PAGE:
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Other necessary preconditions for the formation of a business corporation - paying up a consideration and trade license.
Before a business corporation can be registered in the Commercial Register, the consideration must be paid up and a trade licence must be obtained.
Consideration means the monetary expression of the value of the subject of consideration to the registered capital of a business corporation. In the case of a joint-stock company, the deposit is denominated as the nominal or par value of the share. The obligation to pay up the consideration can be met by paying up a cash consideration or by contributing an item that can be valued in monetary terms (non-monetary consideration). A member has no right to the return of the subject of the consideration, either for the duration of the existence of a business corporation or after its dissolution.
A company cannot acquire assets before it is formed, because it does not have legal personality. For this reason, in the articles of association, the founders must entrust a specific person with the administration of the paid-up or contributed considerations or parts thereof. The founder or one of the founders may also be appointed as the contributions administrator. The Business Corporations Act lays down the requirements for the paying up of monetary contributions and the contribution of non-monetary consideration only for limited liability companies.
While a monetary consideration for these companies is paid up to a special account opened with a bank or savings and loan association, with the bank not allowing these funds to be made use of before the limited liability company is formed, non-monetary considerations are contributed before the limited liability company is formed. A considerations administrator carries out its activities on the basis of the provisions on an order pursuant to the Civil Code, i.e., must act honestly and diligently within the scope of their abilities.
If the non-monetary consideration is an item of real estate, two actions by the founder are needed for its contribution. The founder must submit to the consideration administrator a written declaration of the contribution of the real estate with an officially verified signature, and must also hand the real estate over to the consideration administrator. The company acquires ownership of this real estate at the time of its formation. If the real estate that is the subject of consideration is registered in a public register, the company acquires ownership of it by registering its ownership right in the public register on the basis of the aforementioned declaration.
If the subject of consideration is a movable asset, the non-monetary consideration is contributed by handing over the asset to the consideration administrator, unless otherwise stipulated in the articles of association. If, by the nature of the asset, it is impossible to actually hand it over, it is, in accordance with the Act, handed over by transferring data or other media and documentation. If the non-monetary consideration is a business establishment or part thereof, or a receivable, the subject of the consideration is contributed by the entry into effect of a contract on the contribution of a business establishment or part thereof, or of a receivable. For other non-monetary consideration, a consideration is contributed by the entry into effect of a contribution contract concluded by the consideration administrator with the founder.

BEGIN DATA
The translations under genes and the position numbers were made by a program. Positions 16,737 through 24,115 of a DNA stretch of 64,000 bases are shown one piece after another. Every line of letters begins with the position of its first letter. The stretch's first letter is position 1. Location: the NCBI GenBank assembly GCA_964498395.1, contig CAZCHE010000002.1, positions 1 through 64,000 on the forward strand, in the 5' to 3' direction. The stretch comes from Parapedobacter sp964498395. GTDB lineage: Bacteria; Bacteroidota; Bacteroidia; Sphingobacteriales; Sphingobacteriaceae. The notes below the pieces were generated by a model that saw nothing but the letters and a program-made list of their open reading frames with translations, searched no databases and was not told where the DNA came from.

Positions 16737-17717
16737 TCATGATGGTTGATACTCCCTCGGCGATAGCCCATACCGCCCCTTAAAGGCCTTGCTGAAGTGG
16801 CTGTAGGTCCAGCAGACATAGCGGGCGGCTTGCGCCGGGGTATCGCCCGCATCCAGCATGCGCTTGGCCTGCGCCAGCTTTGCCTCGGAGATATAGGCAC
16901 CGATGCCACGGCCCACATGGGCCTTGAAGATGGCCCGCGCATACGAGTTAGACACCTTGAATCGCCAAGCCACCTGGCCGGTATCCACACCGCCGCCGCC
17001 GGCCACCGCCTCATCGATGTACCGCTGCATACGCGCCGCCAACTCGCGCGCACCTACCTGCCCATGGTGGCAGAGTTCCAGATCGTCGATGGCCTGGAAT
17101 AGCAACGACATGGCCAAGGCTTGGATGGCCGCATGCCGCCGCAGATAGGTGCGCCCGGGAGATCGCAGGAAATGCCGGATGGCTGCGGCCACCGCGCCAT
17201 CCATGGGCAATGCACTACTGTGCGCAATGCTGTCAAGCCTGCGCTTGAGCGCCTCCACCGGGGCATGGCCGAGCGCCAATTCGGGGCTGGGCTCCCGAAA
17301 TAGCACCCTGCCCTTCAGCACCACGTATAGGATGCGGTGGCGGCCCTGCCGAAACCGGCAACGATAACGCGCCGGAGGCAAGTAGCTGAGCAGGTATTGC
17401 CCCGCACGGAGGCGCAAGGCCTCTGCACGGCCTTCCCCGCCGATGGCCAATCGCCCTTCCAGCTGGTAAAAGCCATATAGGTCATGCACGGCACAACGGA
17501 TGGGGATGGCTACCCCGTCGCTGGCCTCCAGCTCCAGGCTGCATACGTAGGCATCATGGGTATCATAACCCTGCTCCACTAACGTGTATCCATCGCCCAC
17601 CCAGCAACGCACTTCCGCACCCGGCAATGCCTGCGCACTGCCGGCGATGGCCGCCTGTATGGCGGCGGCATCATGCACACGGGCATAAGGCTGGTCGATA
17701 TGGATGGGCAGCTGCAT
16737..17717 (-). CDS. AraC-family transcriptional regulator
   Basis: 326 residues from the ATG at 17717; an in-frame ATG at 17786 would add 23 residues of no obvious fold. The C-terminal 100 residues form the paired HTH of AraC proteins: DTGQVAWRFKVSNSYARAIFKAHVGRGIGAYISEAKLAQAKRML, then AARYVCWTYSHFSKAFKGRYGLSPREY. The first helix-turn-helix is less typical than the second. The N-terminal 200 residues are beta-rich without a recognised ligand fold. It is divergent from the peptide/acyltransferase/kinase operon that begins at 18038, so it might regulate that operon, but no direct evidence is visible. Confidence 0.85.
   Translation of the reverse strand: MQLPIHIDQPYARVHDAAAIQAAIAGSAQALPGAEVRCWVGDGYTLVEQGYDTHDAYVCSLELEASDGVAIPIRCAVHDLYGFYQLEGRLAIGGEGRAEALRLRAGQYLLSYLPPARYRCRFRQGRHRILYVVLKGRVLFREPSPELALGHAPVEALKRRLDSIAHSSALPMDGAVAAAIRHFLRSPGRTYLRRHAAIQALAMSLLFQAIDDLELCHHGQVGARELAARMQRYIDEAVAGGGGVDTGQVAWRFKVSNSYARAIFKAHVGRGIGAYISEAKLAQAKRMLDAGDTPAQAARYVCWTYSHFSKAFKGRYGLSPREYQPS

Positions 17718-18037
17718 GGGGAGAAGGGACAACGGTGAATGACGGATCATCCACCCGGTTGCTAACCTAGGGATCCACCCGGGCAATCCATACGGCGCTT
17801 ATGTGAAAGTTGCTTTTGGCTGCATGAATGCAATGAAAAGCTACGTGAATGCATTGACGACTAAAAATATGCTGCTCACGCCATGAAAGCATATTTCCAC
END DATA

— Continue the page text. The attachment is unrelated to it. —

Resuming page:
The consideration administrator must issue a written declaration on the fulfilment of the consideration obligation or parts thereof by the individual founders; this forms an annex to the proposal for registration of a company in the Commercial Register. Following the company’s formation, the consideration items are handed over to it by the consideration administrator. If the company is not formed, the consideration administrator must return the consideration items to the founders without undue delay.
Before a business corporation is formed, it must also obtain a business licence (provided that it is formed for the purpose of doing business), either as a trade licence or some another business licence. The trade licence for a legal entity registered in the Commercial Register arises on the day of notification, within the scope of the registered subject of business.
Within the meaning of the Trade Licensing Act, an extract from the Trade Register is a proof of a trade licence and, until such time as an extract from the Register is issued, so also is a copy of the notification with proof of its delivery to the Trade Licensing Office. An authorization issued by a competent authority in accordance with other legal regulations is proof for any other business activity.read more
Reference to legal acts
Section 15 et seq. of Act 90/2012, Act No 455/1991
Responsible Public Authority
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Last checked at 16.12.2020